Happy Chinese New Year!
“Any sufficiently advanced technology is indistinguishable from magic.” Arthur C. Clarke
2021. Year of the Ox. I just made a new outgoing message for my answering machine, which reminded me of the true story about an outgoing message I made in 1983. I thought you might enjoy this story if you haven’t read it before or even if you have.
I was one of the last adults in America to get an answering machine to go with my phone, and I only got one in 1983 because my Hollywood agent said he wouldn’t represent me if I didn’t have an answering machine. That Hollywood agent went on to become a very powerful person in the entertainment world, but not before he dropped me as a client. Clearly, I was holding him back.
In those early days of owning an answering machine, I especially enjoyed making long rambling outgoing messages. Most of the people who called me seemed to enjoy hearing those messages a few times, after which they would urge me to change the message lest they go mad. Thus I got in the habit of making new outgoing messages every few days, which habit caused my regular callers to complain I was erasing good messages before their friends got to hear them.
Then one day I made an outgoing message that went viral before the phenomenon of things going viral existed. I’m speaking about a time before the ascendancy of the internet, which was not very long ago but now seems prehistoric. And I tell you, if by some miracle I could remember that message and put it on YouTube today accompanied by a movie of a neato person walking on the beach with an adorable dog, or a movie of three cute kids making cookies from scratch, or a movie of a man reading a book with a cat on his lap, I have no doubt the message would go viral again and I would become famous and wealthy from hundreds of millions of hits and links and apps and downloads and streams and the billions of pennies such prodigious sharing and streaming would bring me.
Sadly or ironically or luckily, I only remember the feeling of that once-in-a-lifetime message, not the words. The feeling was one of deep contentment, of thoroughly enjoying the moment. I recall the day I made that message was sunny and warm, my office flooded with light, and I remember being massaged from head to toe by the feeling—the knowing—that simply being alive was a profoundly fulfilling adventure.
Within a few days of recording my message, the phone was ringing off the hook. Many of my friends called multiple times so their friends could have a listen, and then I started getting calls from people I did not know, people who had heard about the message from friends of my friends. And over the next few weeks I got hundreds of calls from all over America and around the world—people calling to hear my outgoing message and leave responses.
A poet called from Germany. After listening to my message, he recited a poem by Rilke, first in German, then in English—something about the coming of spring.
People partying somewhere in England called, and when the beep sounded, those Brits applauded and shouted “Bravo!”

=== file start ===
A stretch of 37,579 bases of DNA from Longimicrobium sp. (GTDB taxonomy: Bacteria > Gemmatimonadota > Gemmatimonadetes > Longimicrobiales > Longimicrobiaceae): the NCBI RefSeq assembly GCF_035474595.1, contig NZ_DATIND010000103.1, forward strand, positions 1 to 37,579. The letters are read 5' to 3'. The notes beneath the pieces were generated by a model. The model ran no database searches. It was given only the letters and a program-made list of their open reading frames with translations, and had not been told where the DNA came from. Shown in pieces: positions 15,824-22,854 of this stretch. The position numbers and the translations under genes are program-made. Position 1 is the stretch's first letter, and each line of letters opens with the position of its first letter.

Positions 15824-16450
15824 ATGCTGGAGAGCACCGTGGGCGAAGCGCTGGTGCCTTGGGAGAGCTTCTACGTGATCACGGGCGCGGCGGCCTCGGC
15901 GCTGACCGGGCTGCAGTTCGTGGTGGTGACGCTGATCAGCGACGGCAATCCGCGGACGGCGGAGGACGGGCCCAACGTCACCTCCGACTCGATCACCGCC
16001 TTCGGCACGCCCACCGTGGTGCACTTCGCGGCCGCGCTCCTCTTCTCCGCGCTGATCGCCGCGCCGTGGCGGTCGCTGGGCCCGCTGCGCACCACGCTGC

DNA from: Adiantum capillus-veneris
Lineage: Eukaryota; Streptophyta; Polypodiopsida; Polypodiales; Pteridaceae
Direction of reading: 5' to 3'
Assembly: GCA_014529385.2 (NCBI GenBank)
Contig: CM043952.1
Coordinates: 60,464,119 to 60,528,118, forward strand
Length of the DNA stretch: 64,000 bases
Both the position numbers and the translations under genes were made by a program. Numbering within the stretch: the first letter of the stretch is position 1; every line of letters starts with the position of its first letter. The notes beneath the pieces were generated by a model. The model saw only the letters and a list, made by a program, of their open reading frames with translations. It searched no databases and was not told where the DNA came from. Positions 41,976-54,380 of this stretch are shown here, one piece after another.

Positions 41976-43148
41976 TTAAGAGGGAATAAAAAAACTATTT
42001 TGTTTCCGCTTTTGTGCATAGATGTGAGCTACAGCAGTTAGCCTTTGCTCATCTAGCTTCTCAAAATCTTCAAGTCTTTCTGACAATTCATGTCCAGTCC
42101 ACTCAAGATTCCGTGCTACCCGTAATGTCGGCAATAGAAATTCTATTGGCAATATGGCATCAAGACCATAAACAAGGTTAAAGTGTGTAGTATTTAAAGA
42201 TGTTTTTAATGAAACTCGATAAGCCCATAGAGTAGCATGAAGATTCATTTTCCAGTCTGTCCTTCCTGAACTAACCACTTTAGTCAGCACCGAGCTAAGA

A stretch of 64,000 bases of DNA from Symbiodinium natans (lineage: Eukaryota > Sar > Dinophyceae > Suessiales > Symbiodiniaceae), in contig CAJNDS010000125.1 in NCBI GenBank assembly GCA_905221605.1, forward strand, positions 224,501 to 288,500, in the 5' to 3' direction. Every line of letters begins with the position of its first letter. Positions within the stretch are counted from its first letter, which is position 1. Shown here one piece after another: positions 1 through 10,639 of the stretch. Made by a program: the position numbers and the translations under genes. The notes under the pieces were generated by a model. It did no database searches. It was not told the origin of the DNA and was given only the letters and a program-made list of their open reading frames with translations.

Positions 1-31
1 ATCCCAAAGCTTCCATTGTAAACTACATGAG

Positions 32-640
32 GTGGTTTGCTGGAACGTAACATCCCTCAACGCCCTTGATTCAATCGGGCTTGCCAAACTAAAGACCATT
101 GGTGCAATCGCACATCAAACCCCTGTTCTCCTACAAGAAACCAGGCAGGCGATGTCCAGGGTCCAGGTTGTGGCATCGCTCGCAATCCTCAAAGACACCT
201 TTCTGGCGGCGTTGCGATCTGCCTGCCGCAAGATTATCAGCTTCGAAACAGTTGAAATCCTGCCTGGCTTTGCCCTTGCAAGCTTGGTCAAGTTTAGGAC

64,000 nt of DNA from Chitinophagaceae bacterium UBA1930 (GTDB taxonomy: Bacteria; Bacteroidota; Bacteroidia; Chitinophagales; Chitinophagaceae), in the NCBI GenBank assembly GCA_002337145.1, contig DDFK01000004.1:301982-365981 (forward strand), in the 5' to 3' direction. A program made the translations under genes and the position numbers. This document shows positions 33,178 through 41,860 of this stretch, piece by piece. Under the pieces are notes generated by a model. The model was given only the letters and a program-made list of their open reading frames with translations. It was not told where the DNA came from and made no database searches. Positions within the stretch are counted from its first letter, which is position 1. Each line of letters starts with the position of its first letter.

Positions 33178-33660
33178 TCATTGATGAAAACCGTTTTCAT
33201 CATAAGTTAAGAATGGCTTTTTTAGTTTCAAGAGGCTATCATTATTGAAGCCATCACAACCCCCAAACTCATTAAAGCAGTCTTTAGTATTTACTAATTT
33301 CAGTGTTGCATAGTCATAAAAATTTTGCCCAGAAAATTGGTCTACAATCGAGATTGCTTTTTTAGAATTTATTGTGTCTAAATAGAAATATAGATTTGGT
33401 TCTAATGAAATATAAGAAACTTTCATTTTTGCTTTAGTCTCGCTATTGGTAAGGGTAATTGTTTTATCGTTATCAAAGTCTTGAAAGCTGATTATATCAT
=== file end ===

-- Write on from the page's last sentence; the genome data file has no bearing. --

An elderly woman called from Seattle and said, “I see why my daughter wanted me to hear your message. I can’t stop smiling. I’m going to call again and then tell my friends to call you.”
A man from Scotland left a long friendly-sounding message ostensibly in English, but no matter how many times I listened to his enchanting spiel, I could not understand him.
A bunch of children called, and when the beep sounded, they laughed and giggled and one kid shouted, “You a silly poo poo!”
A woman called from France and left a message my neighbor translated for me: “I adore what you say and want to have your child.”
I felt like I’d won the Pulitzer Prize, minus the prize money.
That message made people happy. Those words made people laugh and cry and rejoice; and many callers responded with impromptu continuations of the message—addenda full of love and humor and gratitude. That message was an elixir, a soothing salve, and some sort of answer to the question: why are we here?
I kept that globetrotting zinger on my answering machine for a month or so until one day I got a call from a friend who had heard the message one too many times and asked me to please make a new one. So without a thought for posterity, I hit the Record button, improvised a new greeting, and thereby erased the greatest outgoing answering-machine message I’ve ever made.
I only heard the message one time, and that was immediately after I recorded it and checked to make sure it sounded okay.
Oh I wish I could remember those remarkable words that inspired so many people to call and leave such lovely messages. I remember the tone, a tender fearlessness—but the words elude me.
Speaking of tender fearlessness, my two new books of stories Little Movies tales of love and transformation and Oasis Tales of the Conjuror and other stories are now widely available in paperback and as e-books. You can order copies of the paperbacks from your local bookstore or from various online sources, and e-books from all the various e-book sites. Your reviews are much appreciated.
Here are some viable links.
iTunes Apple Books